Red Light Therapy for Spinal Cord Injury: Innovative Research and Promising Results | Lumitter

Red Light Therapy for Spinal Cord Injury: Innovative Research and Promising Results | Lumitter

Red Light Therapy Demonstrates Promise in Spinal Cord Injury Models

Patients with spinal cord injury (SCI) could benefit from future treatment to repair nerve connections using red and near-infrared light. This innovative method—invented by University of Birmingham scientists and patented by University of Birmingham Enterprise—delivers light directly to the site of the injury.

Groundbreaking Research

Surgery after SCI is common, and as stated in a University of Birmingham Enterprise press release, this concept may offer surgeons the opportunity—during the same operation—to implant a device that could help protect and repair the spinal cord itself.

Research now published in Bioengineering and Translational Medicine has determined an optimal ‘dose’ for this novel approach, showing it can deliver therapeutic improvements, including significant restoration of sensation and movement, and regeneration of damaged nerve cells.

Leading the Charge

Led by Dr. Zubair Ahmed, researchers used cell models of SCI to determine the frequency and duration of light required to achieve maximum restoration of function and stimulate nerve cell regrowth. They found that delivery at a wavelength of 660 nm for one minute a day increased cell viability—the number of live cells—by 45% across five days of treatment.

“The effect of 660 nm light was both neuroprotective, meaning it improved survival of nerve cells, and neuroregenerative, meaning it stimulated nerve cell growth,” Ahmed explained.


Preclinical Success

The researchers also investigated the effect of light therapy in preclinical models of SCI, using both an implantable device and transcutaneous delivery with the light source placed against the skin. They showed comparable results for both methods, with a one-minute dose of 660 nm light delivered daily for seven days resulting in reduced tissue scarring, increased levels of proteins associated with nerve cell regeneration, improvements in the connections between cells, and significant functional recovery.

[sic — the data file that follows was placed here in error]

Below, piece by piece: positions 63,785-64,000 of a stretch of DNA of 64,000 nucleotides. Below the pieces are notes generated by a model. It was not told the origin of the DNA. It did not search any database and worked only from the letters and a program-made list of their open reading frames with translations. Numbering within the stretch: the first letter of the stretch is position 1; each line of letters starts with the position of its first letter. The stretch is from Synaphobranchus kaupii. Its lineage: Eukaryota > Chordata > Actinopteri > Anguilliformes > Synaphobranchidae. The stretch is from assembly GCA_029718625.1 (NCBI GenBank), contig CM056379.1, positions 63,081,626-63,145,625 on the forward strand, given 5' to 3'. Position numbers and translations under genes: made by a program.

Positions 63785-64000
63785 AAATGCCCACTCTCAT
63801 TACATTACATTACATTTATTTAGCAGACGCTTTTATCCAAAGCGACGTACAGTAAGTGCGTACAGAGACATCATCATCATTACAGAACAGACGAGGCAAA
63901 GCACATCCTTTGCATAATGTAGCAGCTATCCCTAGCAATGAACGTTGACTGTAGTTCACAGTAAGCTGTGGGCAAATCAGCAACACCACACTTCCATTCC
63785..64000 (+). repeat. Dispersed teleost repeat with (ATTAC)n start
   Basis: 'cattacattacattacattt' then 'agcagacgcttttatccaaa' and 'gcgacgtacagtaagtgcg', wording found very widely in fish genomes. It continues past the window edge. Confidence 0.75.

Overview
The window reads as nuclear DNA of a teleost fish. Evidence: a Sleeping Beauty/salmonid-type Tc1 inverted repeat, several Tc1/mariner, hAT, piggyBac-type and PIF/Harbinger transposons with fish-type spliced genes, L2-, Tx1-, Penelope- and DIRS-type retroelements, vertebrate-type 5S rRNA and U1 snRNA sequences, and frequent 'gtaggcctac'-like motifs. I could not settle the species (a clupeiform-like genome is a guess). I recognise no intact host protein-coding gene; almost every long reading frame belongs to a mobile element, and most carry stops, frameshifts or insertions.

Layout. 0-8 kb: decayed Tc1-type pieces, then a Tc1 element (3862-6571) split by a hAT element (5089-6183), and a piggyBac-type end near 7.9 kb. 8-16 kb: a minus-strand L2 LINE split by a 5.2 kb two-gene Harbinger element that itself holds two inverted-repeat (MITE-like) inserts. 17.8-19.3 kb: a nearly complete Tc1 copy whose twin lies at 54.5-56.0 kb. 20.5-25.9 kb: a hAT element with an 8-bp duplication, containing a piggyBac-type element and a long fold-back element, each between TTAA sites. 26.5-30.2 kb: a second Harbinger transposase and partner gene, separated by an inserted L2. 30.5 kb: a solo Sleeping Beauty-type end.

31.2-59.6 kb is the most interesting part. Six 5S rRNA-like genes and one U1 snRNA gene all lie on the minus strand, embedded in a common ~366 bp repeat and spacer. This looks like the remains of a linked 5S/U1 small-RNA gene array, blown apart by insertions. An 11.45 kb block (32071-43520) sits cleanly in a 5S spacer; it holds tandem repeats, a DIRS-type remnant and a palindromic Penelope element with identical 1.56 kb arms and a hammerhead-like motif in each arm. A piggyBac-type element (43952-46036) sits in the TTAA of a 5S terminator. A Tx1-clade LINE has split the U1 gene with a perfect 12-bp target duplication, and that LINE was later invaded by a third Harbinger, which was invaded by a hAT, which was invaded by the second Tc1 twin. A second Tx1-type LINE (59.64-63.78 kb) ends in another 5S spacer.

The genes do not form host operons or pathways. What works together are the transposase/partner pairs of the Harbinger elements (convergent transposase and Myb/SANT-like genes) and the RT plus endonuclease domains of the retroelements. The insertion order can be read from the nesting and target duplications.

This study marks the first time transcutaneous and direct light delivery have been compared in SCI, according to the recent press release.

“To make light therapy viable for treating SCI in humans, an implantable device will be required, to provide line of sight to damaged tissue and the opportunity for greater accuracy, and standardize dosing without impedance due to the thickness of the skin and other tissues surrounding the spinal cord,” Ahmed added.

The Path Ahead

The researchers are now planning to develop an implantable device for use in humans with traumatic SCI. They have already received further funding and are seeking commercial partners or investors to develop a prototype device to take into first-in-human clinical trials.

Lumitter’s Commitment

At Lumitter, we are dedicated to advancing red light therapy to improve the lives of individuals with SCI and other health conditions. Our state-of-the-art devices harness the power of red and near-infrared light to promote healing and regeneration. As pioneers in this field, we stay at the forefront of research and innovation to deliver effective, evidence-based solutions to our users.